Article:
One question which can help clarify the difference between animist and non-animist views, between the religious and the merely mystical, is how they behave toward the higher instance in view of frustration. Jesus said: "Thy will be done!" With Zhuangzi (the 4th - 3rd century B.C. founder of Daoism) the corresponding attitude is expressed thus: Humans should do what belongs to the realm of humans, but they should acquiesce to that which belongs to the realm of heaven. For a meaningful comparison, we must not understand the attitude taught by Jesus in the sense of passive acquiescence to anything and everything, but along the lines of the so-called Oetinger prayer: "God grant me the serenity to accept the things I cannot change, the courage to change the things I can and the wisdom to know the difference." The attitude of Zhuangzi exactly conforms to this prayer, except of course in that the Daoist should simply accept what is unavoidable, while the Christian interprets this unavoidable as God's will. For him, events seem to gain meaning through this interpretation, while the Daoist discourse of heaven seems close to the Stoical demand that we should grit our teeth and bear it.

For me personally, the contradiction I spoke of at the start is particularly pressing precisely in this context. For me it would be much easier, instead of cultivating a neutral Daoist or Stoic attitude, to turn to God and say: "Thy will be done!" Yet I must expressly forbid myself from saying this because of course I know that God is only a construct of my need, and that if I let myself be determined by this need, I would end up lying to myself. No other option remains open to me than to withdraw to the impersonal, purely mystical standpoint. But this standpoint turns out to be inadequate in terms of my need for a positive attitude to my frustrations. I'm talking here intentionally in the first person singular, because I'm not clear on how far a basic anthropological given is expressed in my need to say "Thy will be done!" – or whether it solely has to do with the chance fact that I grew up in the Judeo-Christian tradition.

I feel similarly about the phenomenon of responsibility. There are many kinds of accountability, but critical here is the accountability for my life. Put in a nutshell: without the projection of a supernatural person to whom I am respoinsible for how I lead my life, perhaps the idea of being responsible for how I live would have to be dispensed with.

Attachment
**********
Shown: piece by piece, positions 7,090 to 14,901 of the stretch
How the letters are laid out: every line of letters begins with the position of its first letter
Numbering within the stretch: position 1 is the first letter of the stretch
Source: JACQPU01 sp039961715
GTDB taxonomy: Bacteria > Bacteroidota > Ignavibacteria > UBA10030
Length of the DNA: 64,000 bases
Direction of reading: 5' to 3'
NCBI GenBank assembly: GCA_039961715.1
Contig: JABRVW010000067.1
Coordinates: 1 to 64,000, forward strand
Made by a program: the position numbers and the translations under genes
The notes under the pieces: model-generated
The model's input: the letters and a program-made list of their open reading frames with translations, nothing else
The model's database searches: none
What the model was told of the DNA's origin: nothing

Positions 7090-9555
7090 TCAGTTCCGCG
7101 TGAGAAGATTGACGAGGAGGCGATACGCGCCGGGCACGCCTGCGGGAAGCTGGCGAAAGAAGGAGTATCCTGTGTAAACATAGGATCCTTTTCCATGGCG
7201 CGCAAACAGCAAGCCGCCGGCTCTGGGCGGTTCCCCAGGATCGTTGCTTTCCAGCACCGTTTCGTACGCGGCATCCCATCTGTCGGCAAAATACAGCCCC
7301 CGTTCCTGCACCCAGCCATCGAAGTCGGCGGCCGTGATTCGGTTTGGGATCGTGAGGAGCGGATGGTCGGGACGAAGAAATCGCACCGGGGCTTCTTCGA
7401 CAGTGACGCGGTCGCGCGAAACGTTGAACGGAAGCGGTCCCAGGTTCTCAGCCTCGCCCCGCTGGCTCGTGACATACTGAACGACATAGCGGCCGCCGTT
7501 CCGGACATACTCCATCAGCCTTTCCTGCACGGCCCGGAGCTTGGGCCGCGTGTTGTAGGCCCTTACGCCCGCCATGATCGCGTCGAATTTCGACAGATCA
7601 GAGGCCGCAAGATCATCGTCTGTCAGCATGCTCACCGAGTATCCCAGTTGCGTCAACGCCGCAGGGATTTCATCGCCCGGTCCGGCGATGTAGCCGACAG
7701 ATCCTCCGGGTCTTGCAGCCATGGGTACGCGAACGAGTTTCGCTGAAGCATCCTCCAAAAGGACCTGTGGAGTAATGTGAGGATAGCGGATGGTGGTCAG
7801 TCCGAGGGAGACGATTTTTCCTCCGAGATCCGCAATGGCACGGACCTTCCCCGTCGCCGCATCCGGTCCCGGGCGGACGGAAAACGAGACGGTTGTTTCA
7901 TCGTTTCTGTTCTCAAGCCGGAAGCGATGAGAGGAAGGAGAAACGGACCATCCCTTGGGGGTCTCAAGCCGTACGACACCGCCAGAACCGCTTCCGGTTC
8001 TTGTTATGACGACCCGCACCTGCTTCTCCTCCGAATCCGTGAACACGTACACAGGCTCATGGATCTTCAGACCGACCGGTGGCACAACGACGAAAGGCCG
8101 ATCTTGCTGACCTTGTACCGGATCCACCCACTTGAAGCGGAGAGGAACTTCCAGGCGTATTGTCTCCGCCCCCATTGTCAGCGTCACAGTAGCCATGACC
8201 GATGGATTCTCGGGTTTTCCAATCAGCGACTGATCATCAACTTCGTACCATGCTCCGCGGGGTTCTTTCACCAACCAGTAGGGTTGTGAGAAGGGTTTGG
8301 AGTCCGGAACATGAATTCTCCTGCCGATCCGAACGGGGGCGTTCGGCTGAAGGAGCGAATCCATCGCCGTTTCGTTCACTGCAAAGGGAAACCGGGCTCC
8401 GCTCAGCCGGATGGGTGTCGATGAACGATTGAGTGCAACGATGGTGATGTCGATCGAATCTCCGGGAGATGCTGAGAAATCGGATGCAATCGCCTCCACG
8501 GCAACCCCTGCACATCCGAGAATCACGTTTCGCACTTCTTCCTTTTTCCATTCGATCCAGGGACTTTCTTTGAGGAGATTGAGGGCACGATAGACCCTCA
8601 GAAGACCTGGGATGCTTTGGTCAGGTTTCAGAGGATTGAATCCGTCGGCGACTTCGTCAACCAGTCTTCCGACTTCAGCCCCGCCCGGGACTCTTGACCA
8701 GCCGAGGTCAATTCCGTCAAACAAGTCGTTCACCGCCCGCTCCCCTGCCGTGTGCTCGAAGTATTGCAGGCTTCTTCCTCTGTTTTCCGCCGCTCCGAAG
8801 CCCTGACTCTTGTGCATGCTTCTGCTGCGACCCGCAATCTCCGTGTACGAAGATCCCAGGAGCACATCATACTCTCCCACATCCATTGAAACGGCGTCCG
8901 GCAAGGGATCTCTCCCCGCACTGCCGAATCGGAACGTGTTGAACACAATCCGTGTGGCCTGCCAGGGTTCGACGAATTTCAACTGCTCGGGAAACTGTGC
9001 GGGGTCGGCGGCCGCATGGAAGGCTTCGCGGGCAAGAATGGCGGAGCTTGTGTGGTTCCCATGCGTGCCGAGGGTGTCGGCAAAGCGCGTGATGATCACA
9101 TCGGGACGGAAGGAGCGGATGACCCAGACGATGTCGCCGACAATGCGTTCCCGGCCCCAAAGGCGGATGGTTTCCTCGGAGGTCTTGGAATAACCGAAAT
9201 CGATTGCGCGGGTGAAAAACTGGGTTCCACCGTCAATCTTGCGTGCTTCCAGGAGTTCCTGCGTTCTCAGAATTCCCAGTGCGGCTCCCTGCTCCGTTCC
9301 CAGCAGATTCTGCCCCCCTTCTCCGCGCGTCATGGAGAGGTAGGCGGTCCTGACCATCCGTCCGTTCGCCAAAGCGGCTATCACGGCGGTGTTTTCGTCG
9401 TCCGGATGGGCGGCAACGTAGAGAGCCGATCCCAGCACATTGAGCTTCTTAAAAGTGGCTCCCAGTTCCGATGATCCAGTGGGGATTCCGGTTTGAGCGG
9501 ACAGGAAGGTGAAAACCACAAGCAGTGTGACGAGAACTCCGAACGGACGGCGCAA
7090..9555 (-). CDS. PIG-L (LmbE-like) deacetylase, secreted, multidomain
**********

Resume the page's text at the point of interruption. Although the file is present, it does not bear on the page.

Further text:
But so what? one could ask. At the end of his book "The Concept of Dread," Kierkegard answered: then the seriousness of life is also dispensed with. I could still behave seriously with regard to all possible things, yet not with regard to myself. To underscore his point, Kierkegaard quotes Macbeth, who declares after murdering King Duncan: "From this instant there's nothing serious in mortality. All is but toys; renown and grace is dead, The wine of life is drawn."

Just as Macbeth murdered the king, so one could say that we, to quote Nietzsche, have murdered God, and with him the seriousness of life. But who is "we"? one may ask. Nietzsche said: our "honesty". Perhaps that is too weighty a word, however. Suffice it to say: it is the evidence. Bertrand Russell, asked in his old age how he would react if contrary to all evidence he were put before God's throne after his death, is said to have answered: "I would say: You didn't give us the evidence."

If what I said at the beginning is right, that is an understatement. Not only is there no reason to believe in such a being, but precisely the fact that we manifestly need it so urgently is a very cogent counter-argument: believing in God amounts to something that would be a hallucination were we dealing with empirical phenomena. Nevertheless it is perfectly understandable that despite all appearances to the contrary, hundreds of millions believe in God, as it is a natural tendency to view the need as a reason for God's existence, and not an argument against it.

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The article originally appeared in German in the Neue Zürcher Zeitung on December 9, 2006.

Ernst Tugendhat is professor emeritus for philosophy at the Free University of Berlin. He lives in Tübingen and Latin America. His most recent work, "Egozentrizität und Mystik. Eine anthropologische Studie," was published by C. H. Beck in 2003.

Translation: jab.